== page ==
Tuesday, July 8, 2008

Super Glue

Geoffrey Simmons, author of Billions of Missing Links: A Rational Look at the Mysteries Evolution Can't Explain, is excerpting his book at Evolution News and Views. His latest excerpt is fascinating quite apart from its implications for the debate about the ability of purposeless processes to bring about any significant evolution:

The adhesive used by barnacles is among the strongest in the world. It is reported that a layer merely 3/10,000 of an inch thick can support a weight of 7000 pounds. This relative of the shrimp and crab glues its head down and keeps its feet up to catch the next meal. Its adhesive sets in water at any temperature and will not dissolve in most acids, bases, and solvents. Fossil records suggest it has been used by barnacles unchanged for 400 million years. Nothing seems to be known about its intermediates before that.

Mussels have a similar glue, which sets underwater and has enormous strength. It takes about five minutes for the mussel to create a "dab" of this glue beneath its foot on a piling or rock. Twenty dabs will do it, and the job can be completed overnight. Imagine the consternation of intermediate species when they secreted what they thought was glue, but kept being washed away by the waves. Or the species that couldn't store their glue and found their bivalves stuck together.

It never fails to astonish me that purposeless forces can produce such prodigies of engineering as a glue as strong as this just by accident, but brilliant chemists have trouble producing an adhesive that can keep the heat-resistant tiles from being shaken off the space shuttle during lift-off.


The Illusion of Consciousness

Denyse O'Leary takes us back a couple of years to a claim made by Nicholas Humphrey that what we call consciousness is not real, that the phenomena of conscious experience are just an illusion. Here's Humphrey's reasoning:

Our starting assumption as scientists ought to be that on some level consciousness has to be an illusion. The reason is obvious: If nothing in the physical world can have the features that consciousness seems to have, then consciousness cannot exist as a thing in the physical world. So while we should concede that as conscious subjects we do have a valid experience of there being something in our minds that the rules of the physical universe doesn't apply to, this has to be all it is - the experience of something in our minds."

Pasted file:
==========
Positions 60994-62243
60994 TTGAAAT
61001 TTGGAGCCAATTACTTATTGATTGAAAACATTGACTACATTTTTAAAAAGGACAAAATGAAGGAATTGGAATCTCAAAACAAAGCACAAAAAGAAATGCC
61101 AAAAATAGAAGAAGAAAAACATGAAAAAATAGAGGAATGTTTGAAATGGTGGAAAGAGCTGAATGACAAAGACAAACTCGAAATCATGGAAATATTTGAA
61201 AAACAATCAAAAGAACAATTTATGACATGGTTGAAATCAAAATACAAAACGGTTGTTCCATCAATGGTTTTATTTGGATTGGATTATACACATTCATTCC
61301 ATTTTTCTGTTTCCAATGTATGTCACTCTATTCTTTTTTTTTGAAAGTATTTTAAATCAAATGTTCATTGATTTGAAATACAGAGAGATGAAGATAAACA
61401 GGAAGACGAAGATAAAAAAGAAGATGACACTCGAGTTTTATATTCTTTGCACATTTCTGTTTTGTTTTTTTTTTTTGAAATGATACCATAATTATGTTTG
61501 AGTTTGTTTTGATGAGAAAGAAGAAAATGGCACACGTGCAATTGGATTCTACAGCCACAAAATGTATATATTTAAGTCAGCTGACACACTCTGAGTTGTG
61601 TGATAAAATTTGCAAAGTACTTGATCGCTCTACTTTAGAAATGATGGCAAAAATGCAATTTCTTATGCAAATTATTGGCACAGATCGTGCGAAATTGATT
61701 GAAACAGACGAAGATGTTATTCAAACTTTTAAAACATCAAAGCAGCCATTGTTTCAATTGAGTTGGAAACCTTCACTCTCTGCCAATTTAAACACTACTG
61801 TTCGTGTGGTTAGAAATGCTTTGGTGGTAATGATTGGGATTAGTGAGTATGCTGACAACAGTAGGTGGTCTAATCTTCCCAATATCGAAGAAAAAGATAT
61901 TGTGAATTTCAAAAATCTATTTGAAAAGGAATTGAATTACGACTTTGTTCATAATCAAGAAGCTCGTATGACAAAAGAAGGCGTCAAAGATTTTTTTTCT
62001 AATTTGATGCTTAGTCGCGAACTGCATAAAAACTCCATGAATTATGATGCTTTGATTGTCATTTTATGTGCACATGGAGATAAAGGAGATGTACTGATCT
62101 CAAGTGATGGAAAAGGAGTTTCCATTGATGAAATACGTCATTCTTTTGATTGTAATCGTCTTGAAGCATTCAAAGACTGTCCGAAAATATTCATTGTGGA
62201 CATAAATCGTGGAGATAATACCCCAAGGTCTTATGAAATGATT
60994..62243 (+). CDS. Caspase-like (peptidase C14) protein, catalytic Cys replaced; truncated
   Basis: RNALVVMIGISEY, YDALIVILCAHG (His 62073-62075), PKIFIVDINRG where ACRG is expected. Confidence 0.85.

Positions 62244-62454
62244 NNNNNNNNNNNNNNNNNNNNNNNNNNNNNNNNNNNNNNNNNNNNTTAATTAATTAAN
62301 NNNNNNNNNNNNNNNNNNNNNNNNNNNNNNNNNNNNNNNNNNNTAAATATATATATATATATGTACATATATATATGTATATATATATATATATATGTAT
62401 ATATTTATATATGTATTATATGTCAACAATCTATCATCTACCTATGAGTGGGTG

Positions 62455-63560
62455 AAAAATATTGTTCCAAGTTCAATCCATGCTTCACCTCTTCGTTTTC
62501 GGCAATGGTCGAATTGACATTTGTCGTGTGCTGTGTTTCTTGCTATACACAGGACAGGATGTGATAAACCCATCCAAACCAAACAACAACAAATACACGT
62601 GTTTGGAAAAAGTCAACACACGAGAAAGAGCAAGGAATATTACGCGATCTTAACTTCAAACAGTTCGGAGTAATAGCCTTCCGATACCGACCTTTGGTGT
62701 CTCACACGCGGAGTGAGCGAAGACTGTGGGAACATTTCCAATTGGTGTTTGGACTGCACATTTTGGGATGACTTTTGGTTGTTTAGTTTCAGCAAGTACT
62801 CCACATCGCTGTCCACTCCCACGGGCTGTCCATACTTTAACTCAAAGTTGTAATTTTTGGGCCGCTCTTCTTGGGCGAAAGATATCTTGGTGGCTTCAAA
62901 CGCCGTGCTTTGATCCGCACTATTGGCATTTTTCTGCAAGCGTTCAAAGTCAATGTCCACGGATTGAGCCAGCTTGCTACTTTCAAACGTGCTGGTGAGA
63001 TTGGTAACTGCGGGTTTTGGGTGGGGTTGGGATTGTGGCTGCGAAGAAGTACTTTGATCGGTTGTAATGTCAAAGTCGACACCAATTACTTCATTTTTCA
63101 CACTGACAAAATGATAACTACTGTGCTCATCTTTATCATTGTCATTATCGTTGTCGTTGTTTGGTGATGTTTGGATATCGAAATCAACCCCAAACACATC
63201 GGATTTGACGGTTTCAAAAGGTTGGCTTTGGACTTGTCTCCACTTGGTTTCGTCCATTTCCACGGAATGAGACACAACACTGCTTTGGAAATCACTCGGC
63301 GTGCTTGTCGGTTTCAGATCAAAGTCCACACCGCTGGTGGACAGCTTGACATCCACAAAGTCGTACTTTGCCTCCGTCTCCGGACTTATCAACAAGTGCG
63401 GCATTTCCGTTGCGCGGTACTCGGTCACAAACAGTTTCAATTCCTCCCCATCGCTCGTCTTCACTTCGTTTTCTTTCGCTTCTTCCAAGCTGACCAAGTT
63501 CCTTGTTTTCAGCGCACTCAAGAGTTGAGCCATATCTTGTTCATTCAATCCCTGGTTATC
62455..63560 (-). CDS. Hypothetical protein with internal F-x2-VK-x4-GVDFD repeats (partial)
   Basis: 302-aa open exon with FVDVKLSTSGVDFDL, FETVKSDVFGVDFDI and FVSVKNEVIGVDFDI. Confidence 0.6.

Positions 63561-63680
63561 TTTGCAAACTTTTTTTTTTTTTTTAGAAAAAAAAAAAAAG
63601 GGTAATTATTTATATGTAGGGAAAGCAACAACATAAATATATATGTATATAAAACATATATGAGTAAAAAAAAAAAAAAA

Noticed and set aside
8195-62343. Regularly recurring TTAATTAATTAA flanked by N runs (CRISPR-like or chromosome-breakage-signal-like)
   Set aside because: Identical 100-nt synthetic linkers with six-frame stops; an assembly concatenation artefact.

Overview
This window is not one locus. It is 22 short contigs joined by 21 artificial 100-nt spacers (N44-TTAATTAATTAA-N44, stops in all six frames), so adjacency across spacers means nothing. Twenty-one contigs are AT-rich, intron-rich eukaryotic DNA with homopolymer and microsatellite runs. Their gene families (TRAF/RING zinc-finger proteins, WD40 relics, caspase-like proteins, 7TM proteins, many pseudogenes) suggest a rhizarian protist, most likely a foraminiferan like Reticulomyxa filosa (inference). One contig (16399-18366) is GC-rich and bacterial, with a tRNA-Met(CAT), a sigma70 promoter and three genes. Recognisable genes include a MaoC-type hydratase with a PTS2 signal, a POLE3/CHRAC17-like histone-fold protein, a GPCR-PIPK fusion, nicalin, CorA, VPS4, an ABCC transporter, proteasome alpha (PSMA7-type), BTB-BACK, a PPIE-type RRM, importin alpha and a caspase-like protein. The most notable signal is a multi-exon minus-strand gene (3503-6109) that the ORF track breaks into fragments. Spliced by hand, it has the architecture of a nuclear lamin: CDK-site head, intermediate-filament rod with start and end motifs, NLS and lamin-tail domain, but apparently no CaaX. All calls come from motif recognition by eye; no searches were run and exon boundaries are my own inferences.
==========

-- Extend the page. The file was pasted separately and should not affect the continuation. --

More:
Since real consciousness would be non-physical, Humphreys concludes, it can't really exist because only physical entities exist. But why not draw the inference that since we have conscious experience, and since conscious experience is non-physical, therefore physical reality is not all there is?

In order to deny the existence of a non-physical level of reality Humphreys has to deny what seems obvious to everyone else, i.e. that we have genuine subjective experiences.

And what's he talking about when he says the denial of the reality of consciousness ought to be the starting assumption of science? Good heavens, how did science manage all these years without making that assumption at all, much less making it its fundamental assumption?

The starting assumption of science is, and should be, that our reason and our senses are generally reliable and that the world can be known through them.

The irony of Humphreys' remark is that it seems he has to make a conscious effort to deny the existence of consciousness. That is, he has an intention, based upon desires, based upon a belief, all of which cause him to will the statement that none of these things really exists except as chemical reactions in the brain. How, though, does a chemical reaction translate into an intention or a belief? What is the precise chemical formula which expresses a desire? Humphreys has no idea, of course. He just knows that there must be one.


Indecent Exposure

Rick Moran at American Thinker has a piece which illustrates why the liberal media are held in such low esteem by so many in this country:

A couple of weeks ago, the New York Times published an exciting story about how the CIA broke 9/11 mastermind Khalid Shaik Mohammed. The hero of the story was a nondescript CIA interrogator who astonished his CIA colleagues by eliciting enormous amounts of valuable information from KSM, all by using psychological ploys and developing a rapport with the terrorist rather than the tactics used by the "knuckledraggers" as the interrogator's colleagues called the CIA paramilitary types, who were using waterboarding and other methods of torture.

In the story, the Times saw fit to give the real name of the interrogator - despite pleas from him and the CIA that doing so would place he and his family in danger.

Moran goes on to give the Times' justification for using the interrogator's name and to explain why that justification holds no water.

The point is the Times didn't have to use the man's name, the public didn't have to know the man's name, and the Times was asked not to use the man's name, but they did anyway. Why? What purpose did it serve? And this from a paper whose editorial writers for the last three decades have made a living urging us to be more "sensitive" to the needs and feelings of others.

We drew some flak at Viewpoint for claiming in a post last month that too many in the mainstream media seem to feel it's their job to destroy lives, but what is this if not an example of exactly that? How much peace of mind will this interrogator have for the rest of his life knowing that every would-be jihadi in the U.S. knows who he is and where he and his family live?

The Times' editors are either incredibly obtuse, indifferent to the anxiety they cause others, or malicious. What other conclusion is left for us?